Paris – Bern – The Fencing breakdown

I left for Paris on May 1st 2013. I had qualified to compete in the Paris World Cup and the Bern Grand Prix tournaments. Paris was scheduled for the 3rd and 4th of May, while Bern was slated for May 11th and 12th. After a bit of deliberation, we decided in order to get the most bang for our buck we had to depart from Saskatoon on the 1st of May, compete at the World Cup, do a training camp in Paris with Danielle Levavasseur and then take a train to Switzerland to compete at the Grand Prix held in Bern before finally coming home. This trip would be the longest trip I’ve had to make so far. I would be away from home for 14 days.

Leading up to the tournaments I had trained harder than ever before and I was feeling quite confident. I knew these two tournaments would be the hardest ones I’ve ever done and I was very eager to put my skills up against the best in the world. My only expectation was to do my best and be present. That way I would be able to learn from whatever I do well or where I went wrong.

In Paris, I had a difficult pool with everyone other than me having years of world class experience. Two of the notables in my pool were Alex Lahtinen from Finland and my fencing hero Matteo Tagliariol from Italy. I was excited to fence Matteo. I didn’t like my chances in beating him but I was ready to do my best. My first match in the pools I was a little too excited to be fencing with the best, but I was able to get my nerves under control and win the match 5-3. I had a bit of confidence going into my match with Lahtinen. I knew he was fast, but I didn’t really understand how fast he was until we fenced. He picked me apart pretty easily and I was left barely holding onto my fencing whites! He was so quick that he may have tied my shoes together in between one of his actions as I felt like I couldn’t move the way I needed to! I needed to regroup because against Lahtinen a lot of my bad habits came up and I no longer felt like I was fencing my game. I felt like I wasn’t present and I wasn’t able to react appropriately. Not a good mindset to have when you’re about to fence your hero. I quickly recalled the hours of studying I had down on Tagliariol and went over my game plan. I was looking to attack directly into him as he would start an action, I feel that is one of the only times he is vulnerable.

By the time we had started fencing I was confident about my game plan. Within a couple of seconds, Tagliariol had scored a nice touch to my wrist and I realized I was going to have to utilize my movement a lot better if I wanted to catch him when he attacked. We moved back and forth on the piste but I wasn’t able to control his movement. This was a very unfamiliar feeling to me. I felt no matter what I did, Tagliariol didn’t care and he would just do whatever he wanted. Within a few moments Tagliariol attacked and I launched into him, however Tagliariol was expecting me and he parried my blade away and scored before I could recover. With Tagliariol leading 2-0 I knew that he wasn’t going to commit to an action so I wouldn’t be able to play my game plan. I had to bring the action to him and play into his game. I didn’t like my chances of scoring against the 2008 Olympic Gold Medalist, but I wasn’t going to give up. I applied pressure trying to get Tagliariol to get off balance, but that moment never came. I set up an attack and when I felt confident I unleashed it, only to fall short by a foot which Tagliariol had no problem capitalizing on. I was running out of time in my match and I really had to put something together so I pressed forward but I was never able to get close enough to score a touch. Tagliariol was always one step out of distance. He won the bout 5-0. I shook his hand and felt disappointed in myself. I expected more, I wanted to take down the fencer I look up to, or at least challenge him.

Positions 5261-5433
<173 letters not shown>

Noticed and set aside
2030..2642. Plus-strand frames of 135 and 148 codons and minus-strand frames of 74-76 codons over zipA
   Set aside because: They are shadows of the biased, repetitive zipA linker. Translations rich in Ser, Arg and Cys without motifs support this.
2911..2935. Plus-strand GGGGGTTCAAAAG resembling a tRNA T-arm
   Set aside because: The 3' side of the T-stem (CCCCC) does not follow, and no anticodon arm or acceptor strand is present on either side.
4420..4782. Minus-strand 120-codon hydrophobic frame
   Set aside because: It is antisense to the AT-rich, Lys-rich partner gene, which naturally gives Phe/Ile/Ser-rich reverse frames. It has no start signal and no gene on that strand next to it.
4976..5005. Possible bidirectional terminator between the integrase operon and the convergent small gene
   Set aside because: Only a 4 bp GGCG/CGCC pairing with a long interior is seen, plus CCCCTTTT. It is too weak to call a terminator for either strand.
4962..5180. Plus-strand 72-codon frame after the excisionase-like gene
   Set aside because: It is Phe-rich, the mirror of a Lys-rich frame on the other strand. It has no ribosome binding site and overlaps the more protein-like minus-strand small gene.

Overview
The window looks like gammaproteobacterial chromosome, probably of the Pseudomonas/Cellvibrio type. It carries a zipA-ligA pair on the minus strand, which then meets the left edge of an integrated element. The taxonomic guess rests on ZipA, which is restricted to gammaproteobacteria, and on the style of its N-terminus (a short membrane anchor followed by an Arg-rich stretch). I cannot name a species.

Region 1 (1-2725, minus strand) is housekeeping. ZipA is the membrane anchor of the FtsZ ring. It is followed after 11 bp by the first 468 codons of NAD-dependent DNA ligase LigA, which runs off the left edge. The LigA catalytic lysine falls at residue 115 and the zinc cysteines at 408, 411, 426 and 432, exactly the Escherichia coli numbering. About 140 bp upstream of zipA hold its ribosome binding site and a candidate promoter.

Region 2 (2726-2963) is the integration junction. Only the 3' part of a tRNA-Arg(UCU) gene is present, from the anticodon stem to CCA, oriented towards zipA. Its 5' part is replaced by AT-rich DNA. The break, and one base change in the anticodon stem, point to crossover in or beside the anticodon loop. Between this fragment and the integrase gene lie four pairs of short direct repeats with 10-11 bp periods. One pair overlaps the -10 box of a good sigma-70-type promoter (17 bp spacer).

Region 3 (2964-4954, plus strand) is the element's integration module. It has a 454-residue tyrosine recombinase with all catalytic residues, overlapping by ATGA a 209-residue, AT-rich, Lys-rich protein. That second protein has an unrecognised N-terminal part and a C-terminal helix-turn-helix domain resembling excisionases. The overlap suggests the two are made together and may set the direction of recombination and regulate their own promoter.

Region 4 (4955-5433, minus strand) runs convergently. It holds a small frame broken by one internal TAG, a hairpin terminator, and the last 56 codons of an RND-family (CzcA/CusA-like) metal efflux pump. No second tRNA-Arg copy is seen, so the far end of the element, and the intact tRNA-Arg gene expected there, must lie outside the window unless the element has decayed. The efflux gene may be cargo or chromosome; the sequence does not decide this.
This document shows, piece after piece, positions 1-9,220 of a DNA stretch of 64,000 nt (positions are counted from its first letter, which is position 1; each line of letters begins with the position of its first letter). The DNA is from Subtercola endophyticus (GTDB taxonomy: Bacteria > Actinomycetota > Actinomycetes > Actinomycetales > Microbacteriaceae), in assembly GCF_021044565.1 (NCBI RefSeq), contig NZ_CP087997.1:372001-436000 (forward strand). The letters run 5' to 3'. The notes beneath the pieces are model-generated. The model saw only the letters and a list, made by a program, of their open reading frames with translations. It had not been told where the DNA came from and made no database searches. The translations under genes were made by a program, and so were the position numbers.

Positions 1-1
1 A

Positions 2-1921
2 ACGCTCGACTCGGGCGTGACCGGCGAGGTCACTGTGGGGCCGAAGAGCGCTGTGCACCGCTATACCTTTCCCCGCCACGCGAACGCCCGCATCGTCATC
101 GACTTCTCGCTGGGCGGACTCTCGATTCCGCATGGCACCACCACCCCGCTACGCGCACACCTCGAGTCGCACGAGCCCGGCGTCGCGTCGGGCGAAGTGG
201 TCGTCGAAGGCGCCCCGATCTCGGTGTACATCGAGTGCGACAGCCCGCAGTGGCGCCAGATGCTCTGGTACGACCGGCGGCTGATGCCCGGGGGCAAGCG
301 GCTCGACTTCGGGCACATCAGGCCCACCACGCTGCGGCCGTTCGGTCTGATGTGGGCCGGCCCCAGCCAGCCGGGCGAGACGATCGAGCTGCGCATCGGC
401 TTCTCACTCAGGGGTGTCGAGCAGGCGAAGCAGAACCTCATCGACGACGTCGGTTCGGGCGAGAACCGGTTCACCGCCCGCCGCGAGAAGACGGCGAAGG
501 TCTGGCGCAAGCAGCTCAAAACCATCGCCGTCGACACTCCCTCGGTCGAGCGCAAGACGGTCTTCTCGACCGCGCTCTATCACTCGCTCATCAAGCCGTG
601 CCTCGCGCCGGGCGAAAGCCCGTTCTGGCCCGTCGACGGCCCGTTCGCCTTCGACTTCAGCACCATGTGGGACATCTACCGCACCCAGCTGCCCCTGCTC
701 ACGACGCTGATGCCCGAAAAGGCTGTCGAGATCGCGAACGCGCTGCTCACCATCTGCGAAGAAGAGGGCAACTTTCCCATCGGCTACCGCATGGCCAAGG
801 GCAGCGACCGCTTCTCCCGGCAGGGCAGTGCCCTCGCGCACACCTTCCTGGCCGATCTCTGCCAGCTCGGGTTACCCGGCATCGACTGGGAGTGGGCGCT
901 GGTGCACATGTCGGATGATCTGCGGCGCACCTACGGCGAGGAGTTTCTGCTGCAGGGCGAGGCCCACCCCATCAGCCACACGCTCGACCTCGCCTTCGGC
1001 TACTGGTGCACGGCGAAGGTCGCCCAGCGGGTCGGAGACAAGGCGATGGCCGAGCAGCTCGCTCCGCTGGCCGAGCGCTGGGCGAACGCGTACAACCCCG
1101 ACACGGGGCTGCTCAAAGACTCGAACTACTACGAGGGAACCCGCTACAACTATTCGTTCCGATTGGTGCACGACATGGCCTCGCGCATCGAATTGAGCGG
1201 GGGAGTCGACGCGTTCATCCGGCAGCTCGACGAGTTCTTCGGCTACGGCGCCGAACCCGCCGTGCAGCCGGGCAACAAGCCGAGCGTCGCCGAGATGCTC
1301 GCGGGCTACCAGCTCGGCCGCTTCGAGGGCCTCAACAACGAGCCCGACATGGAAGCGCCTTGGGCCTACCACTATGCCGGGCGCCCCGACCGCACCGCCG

I wasn’t the same for my next match and it was one I feel I should’ve won. I lost it and had two tough opponents left and I needed to win both matches to ensure I would make it out of pools. I felt like I was fencing better in my next match but it wasn’t enough to pull out a victory. I took a moment to remember my game and center myself for my last match. I needed to win it to even have a chance at advancing. Unfortunately for me my opponent was a fencer from France who has a wealth of international experience. I didn’t care who he was, he was in my way of achieving my goal. I took the battle to him and was able to use my attacks to slide past him 5-3.  I finished my pool with 2 wins and 4 losses and pretty bad indicators. I didn’t think I had a chance of advancing to the next round. After waiting around for a couple hours for the other pools to finish I checked the results and found I was one of the first fencers to be cut from advancing. I wasn’t upset, I knew I didn’t fence as well as I could and I didn’t feel I deserved to advance. I knew right away what I needed to work on in the training camp to make sure I could advance in Bern.